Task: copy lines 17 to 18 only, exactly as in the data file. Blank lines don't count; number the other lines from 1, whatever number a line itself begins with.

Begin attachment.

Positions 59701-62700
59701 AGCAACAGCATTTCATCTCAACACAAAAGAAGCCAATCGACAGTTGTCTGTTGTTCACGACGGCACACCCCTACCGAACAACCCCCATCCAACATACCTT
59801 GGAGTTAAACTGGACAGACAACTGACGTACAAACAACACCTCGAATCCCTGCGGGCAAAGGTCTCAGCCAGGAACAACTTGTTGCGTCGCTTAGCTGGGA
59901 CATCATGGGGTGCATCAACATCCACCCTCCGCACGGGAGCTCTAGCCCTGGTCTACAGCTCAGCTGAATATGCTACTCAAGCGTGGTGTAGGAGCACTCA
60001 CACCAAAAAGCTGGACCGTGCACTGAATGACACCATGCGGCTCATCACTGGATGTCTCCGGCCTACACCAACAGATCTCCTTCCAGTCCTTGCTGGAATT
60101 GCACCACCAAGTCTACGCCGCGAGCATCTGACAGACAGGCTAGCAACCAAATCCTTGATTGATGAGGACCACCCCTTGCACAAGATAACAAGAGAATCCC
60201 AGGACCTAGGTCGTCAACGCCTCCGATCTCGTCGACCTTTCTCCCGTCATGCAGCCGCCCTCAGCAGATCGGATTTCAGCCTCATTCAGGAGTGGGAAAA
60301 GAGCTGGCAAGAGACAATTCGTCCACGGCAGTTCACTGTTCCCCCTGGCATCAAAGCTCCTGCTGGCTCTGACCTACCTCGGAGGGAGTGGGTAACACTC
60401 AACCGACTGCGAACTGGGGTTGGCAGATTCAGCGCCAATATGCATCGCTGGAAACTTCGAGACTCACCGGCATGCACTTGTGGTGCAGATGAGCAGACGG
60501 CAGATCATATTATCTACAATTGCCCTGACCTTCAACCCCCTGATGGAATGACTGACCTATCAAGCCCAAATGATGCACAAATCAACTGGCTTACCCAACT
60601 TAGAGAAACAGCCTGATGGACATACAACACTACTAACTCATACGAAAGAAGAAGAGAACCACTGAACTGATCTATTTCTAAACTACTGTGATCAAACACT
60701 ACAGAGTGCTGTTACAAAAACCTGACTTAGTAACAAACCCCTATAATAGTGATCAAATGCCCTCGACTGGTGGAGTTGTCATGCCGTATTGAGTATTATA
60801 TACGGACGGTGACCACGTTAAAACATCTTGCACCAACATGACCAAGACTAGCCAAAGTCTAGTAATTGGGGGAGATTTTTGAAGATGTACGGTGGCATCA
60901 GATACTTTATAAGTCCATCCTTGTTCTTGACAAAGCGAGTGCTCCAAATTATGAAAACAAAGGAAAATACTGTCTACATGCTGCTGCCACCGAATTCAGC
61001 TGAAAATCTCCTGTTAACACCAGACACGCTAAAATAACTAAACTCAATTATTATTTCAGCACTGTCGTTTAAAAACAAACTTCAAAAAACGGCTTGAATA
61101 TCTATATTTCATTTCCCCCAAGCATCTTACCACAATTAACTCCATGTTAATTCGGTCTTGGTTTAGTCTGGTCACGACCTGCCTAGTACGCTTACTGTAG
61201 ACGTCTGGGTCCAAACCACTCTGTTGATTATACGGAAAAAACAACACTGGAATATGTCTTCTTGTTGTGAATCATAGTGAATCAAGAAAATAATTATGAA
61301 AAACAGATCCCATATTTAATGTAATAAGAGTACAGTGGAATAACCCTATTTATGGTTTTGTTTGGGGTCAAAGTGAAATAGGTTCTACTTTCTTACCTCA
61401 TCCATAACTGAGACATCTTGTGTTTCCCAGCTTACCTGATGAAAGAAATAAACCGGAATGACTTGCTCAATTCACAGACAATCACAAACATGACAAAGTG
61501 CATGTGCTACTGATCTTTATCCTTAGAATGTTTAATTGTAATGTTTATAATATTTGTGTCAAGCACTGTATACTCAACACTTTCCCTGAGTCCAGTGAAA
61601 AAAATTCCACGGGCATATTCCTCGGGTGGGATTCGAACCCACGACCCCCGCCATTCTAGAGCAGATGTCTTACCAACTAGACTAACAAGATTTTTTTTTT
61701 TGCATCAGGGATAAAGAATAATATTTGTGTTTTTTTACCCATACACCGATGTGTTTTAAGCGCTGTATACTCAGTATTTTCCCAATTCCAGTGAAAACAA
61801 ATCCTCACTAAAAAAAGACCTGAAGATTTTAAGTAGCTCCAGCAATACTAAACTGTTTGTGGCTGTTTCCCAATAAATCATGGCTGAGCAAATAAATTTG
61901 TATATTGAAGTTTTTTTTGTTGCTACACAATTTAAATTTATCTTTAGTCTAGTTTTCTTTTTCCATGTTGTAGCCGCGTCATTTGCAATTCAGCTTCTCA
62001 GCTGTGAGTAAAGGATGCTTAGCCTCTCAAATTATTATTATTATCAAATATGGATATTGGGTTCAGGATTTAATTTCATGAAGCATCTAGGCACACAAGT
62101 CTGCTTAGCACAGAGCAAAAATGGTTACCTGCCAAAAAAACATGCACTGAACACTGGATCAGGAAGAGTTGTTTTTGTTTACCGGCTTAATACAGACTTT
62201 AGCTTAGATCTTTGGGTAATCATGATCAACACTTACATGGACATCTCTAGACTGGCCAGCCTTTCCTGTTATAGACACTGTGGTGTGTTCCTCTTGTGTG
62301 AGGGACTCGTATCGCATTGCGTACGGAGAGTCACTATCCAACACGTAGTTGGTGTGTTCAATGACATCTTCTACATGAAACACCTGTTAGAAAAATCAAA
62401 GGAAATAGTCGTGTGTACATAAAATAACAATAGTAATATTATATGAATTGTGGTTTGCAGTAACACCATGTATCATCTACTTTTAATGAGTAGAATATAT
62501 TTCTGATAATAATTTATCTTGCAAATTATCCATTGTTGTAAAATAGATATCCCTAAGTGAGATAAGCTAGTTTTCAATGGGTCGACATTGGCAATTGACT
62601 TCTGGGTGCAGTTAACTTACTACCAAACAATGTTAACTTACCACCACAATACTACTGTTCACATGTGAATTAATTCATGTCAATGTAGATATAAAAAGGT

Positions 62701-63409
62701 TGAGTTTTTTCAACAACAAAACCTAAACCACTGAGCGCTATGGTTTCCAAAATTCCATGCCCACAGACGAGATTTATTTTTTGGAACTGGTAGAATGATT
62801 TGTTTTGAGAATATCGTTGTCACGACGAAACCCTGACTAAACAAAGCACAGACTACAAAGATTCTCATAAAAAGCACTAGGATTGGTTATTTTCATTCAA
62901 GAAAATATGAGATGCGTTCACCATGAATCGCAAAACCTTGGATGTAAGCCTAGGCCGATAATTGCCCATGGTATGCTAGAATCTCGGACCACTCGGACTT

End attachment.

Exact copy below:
61201 ACGTCTGGGTCCAAACCACTCTGTTGATTATACGGAAAAAACAACACTGGAATATGTCTTCTTGTTGTGAATCATAGTGAATCAAGAAAATAATTATGAA
61301 AAACAGATCCCATATTTAATGTAATAAGAGTACAGTGGAATAACCCTATTTATGGTTTTGTTTGGGGTCAAAGTGAAATAGGTTCTACTTTCTTACCTCA